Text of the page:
To implement solutions focusing on the elite only though would not be right. Thinking from a wider point of view, solutions should be as complex and dynamic as the issues involved. For this, the short-term solutions above would not suffice and it would be high time to start a movement that aims to change our neoliberal capitalistic market. One substitute getting popular these days is inclusive capitalism. Critics however point out that inclusive capitalism does not increase empowerment among the common people especially the poor. It may provide more wealth and opportunities for them but the mechanisms don’t enable them to be involved in negotiations and decision-making processes that affect their lives. For this, social democracy en route to democratic socialism is at present the best option. Though democratic socialism itself has many different definitions, it is generally described as a political ideology that combines a democratic political system with a socialist economic system. It pushes for more decentralization of opportunities, choices and power from the corporate elite to the working class. Its proposed solutions include, but are not limited to, worker-owned cooperatives, publicly owned enterprises, unions as well as government regulations and tax incentives that encourage companies to act in the public interest.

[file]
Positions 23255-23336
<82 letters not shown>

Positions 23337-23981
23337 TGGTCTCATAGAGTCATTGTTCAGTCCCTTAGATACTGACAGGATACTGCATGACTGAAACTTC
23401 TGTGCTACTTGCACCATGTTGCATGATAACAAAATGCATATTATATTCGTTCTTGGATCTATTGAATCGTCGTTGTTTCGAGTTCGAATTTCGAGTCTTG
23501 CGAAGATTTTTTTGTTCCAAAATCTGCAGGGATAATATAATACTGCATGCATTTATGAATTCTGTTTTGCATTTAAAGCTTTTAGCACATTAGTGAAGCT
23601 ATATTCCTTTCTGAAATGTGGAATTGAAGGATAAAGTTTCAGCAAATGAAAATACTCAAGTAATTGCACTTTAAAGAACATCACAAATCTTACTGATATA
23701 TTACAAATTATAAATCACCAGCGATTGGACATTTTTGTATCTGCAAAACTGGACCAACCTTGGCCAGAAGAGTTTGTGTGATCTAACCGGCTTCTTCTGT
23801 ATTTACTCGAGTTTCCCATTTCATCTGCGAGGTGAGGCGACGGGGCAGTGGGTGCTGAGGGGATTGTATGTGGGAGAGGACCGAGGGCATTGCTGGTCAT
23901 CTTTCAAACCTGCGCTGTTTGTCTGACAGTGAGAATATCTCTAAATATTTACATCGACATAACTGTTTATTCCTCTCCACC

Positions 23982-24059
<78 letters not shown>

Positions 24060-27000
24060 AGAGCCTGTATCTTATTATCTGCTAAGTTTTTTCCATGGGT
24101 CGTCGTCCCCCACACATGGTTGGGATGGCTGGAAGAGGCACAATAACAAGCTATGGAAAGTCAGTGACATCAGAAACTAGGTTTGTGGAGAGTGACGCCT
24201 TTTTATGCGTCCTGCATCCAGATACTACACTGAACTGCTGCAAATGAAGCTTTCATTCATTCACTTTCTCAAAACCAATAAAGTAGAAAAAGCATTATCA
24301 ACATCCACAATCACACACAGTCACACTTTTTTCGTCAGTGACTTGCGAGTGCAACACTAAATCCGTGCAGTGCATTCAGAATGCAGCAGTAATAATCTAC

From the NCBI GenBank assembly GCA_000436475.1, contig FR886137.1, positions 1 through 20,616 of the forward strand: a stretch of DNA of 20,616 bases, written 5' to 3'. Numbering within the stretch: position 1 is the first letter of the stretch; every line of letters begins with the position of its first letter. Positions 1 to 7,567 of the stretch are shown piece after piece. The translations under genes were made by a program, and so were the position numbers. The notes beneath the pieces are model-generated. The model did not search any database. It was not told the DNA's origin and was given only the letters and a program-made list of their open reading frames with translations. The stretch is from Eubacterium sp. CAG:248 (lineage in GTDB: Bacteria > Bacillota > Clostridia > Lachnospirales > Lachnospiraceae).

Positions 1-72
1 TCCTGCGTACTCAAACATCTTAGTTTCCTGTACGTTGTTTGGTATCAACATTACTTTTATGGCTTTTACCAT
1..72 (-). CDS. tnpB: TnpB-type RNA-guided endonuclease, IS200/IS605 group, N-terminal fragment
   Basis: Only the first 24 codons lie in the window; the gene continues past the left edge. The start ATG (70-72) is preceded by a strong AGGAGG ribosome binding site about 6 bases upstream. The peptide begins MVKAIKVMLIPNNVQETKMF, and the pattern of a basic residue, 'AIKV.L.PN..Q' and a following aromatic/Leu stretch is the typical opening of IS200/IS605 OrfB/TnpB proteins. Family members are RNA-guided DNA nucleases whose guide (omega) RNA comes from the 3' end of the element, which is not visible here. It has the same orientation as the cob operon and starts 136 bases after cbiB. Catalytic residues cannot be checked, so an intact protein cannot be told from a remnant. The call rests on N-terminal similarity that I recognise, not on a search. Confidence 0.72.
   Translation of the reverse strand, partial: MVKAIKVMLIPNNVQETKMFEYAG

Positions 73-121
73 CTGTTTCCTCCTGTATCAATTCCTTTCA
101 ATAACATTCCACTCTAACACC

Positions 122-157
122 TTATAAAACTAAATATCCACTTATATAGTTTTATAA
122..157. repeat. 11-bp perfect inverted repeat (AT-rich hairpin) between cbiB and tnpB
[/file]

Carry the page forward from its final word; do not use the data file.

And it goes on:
Apart from abolishing neoliberal capitalism, more proactive measures such as promotion of sustainability should be taken. Studies have shown that when poor people have increased finances, they tend to have higher standards in life with their wants increasing beyond their needs. With this foresight, education- both formal and informal- as well as values formation on sustainability should be adopted. People should realize that the planet could change without it waiting for us to adapt to its changes. It is us who will perish. People should realize that our power over nature has a limit. If we continue to think of economic development only, our environment would continually degrade. Hence, the issue of inequality has to be broadened beyond just economic inequality.
The Japanese have a term called “kizuna” to which the closest English translation would be human ties, bond or interlinkage. In a survey conducted after the Great East Japan Earthquake, this was one of the most popular terms. People expressed the need for “kizuna” in overcoming the grave impact of the disaster. Treating each other as equals so they could learn from each other and work towards a common goal made their efforts more efficient and effective. Today, they still continue to use the term in order to remind everyone of the importance of unity in solving community issues. “Kizuna” is also what we need in addressing inequality in this world that we live in.